Characterization of Liquid-Phase Exfoliated Two-Dimensional Nanomaterials Derived from Non-van der Waals Solids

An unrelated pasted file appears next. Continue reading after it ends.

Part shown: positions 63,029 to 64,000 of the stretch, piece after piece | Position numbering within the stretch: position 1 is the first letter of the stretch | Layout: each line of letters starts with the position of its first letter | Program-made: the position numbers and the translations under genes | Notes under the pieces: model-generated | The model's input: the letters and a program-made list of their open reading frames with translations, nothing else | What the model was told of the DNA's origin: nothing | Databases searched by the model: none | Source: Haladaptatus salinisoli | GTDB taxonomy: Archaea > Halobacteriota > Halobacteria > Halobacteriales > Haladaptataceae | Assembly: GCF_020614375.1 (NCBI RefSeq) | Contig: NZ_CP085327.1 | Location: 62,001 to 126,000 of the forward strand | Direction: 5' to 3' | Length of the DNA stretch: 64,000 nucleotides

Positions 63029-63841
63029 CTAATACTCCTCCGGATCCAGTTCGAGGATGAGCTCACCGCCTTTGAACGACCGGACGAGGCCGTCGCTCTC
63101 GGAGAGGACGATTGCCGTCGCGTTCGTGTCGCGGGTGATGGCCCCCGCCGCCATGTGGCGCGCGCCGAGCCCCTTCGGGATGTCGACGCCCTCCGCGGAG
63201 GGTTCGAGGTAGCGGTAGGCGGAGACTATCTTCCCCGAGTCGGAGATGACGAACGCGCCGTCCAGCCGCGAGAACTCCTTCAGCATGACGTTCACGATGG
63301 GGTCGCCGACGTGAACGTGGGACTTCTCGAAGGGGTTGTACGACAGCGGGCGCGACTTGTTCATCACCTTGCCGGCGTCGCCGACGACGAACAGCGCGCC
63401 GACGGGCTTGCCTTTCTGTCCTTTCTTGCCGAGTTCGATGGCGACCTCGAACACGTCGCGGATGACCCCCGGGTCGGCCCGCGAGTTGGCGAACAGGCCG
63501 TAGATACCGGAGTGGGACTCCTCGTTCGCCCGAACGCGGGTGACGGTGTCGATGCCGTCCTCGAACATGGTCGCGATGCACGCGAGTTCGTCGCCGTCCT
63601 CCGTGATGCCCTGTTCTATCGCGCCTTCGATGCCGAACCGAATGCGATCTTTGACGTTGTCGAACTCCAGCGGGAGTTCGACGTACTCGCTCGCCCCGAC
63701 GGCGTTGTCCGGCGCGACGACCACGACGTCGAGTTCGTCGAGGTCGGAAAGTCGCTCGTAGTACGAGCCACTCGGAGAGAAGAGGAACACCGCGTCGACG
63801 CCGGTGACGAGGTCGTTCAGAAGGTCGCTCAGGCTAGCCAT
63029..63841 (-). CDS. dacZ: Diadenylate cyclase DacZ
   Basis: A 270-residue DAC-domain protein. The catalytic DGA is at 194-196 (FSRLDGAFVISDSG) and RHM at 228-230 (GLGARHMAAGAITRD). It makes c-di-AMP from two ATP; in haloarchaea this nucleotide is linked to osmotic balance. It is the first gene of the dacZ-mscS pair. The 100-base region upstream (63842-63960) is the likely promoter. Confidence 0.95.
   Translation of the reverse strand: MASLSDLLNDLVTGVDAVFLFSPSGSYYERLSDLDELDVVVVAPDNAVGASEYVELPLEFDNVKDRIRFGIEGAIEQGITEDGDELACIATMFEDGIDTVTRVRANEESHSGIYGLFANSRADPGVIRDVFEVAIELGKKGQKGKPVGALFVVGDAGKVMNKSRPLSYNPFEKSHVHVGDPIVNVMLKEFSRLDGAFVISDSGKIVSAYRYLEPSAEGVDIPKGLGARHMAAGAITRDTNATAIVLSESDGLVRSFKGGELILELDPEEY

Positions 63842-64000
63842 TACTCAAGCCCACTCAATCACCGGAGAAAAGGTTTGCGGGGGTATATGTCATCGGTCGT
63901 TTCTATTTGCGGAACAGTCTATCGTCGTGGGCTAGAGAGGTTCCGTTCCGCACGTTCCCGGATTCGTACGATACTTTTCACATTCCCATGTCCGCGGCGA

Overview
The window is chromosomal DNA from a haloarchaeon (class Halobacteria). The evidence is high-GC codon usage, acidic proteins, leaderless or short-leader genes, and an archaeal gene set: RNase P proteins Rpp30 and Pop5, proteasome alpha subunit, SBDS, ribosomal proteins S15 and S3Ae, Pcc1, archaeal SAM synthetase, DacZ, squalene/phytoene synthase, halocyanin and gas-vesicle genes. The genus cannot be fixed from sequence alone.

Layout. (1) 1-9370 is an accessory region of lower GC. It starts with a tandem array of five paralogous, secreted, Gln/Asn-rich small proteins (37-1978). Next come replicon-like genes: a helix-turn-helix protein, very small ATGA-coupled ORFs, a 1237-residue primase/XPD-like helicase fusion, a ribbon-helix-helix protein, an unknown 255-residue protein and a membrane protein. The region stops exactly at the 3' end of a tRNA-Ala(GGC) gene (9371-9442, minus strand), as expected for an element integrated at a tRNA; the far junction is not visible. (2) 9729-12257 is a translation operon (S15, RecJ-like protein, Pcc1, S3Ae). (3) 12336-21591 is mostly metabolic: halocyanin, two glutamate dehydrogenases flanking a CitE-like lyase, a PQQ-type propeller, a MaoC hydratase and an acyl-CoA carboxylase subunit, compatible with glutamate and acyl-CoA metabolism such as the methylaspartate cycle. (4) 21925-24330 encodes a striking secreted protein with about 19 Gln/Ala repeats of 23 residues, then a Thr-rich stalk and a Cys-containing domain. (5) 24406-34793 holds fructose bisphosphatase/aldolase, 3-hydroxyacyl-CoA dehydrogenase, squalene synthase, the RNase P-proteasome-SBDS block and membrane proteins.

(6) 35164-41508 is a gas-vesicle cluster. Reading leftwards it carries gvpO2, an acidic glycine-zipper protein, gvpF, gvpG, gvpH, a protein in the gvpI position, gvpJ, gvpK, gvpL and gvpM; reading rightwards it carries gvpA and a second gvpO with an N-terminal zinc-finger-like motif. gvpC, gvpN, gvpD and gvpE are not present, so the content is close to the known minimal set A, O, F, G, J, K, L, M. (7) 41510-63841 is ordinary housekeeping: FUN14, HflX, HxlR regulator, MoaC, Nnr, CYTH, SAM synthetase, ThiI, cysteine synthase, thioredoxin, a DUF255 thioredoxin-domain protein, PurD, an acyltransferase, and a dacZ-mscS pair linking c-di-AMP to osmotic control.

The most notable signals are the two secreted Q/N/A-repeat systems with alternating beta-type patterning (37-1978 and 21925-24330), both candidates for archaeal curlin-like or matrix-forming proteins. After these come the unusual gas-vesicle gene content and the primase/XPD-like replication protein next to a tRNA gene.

Liquid-phase exfoliation (LPE) is a straightforward and scalable method of producing two-dimensional nanomaterials. The LPE process has typical been applied to layered van der Waals (vdW) solids, such as graphite and transition metal dichalcogenides, which have layers held together by weak van der Waals interactions. However, recent research has shown that solids with stronger bonds and non-layered structures can be converted to solution-stabilized nanosheets via LPE, some of which have shown to have interesting optical, magnetic, and photocatalytic properties. In this work, two classes of non-vdW solids – hexagonal metal diborides and boron carbide – are investigated for their morphological features, their chemical and crystallographic compositions, and their solvent preference for exfoliation. Spectroscopic and microscopic techniques are used to verify the composition and crystal structure of metal diboride nanosheets. Their application as mechanical fillers is demonstrated by incorporation into polymer nanocomposite films of polyvinyl alcohol and by successful integration into liquid photocurable 3D printing resins. Application of Hansen solubility theory to two metal diboride compositions enables extrapolation of their affinities for certain solvents and is also used to find solvent blends suitable for the nanosheets. Boron carbide nanosheets are examined for their size and thickness and their exfoliation planes are computationally analyzed and experimentally investigated using high-resolution transmission electron microscopy. The resulting analyses indicate that the exfoliation of boron carbide leads to multiple observed exfoliation planes upon LPE processing. Overall, these studies provide insight into the production and applications of LPE-produced nanosheets derived from non-vdW solids and suggest their potential application as mechanical fillers in polymer nanocomposites.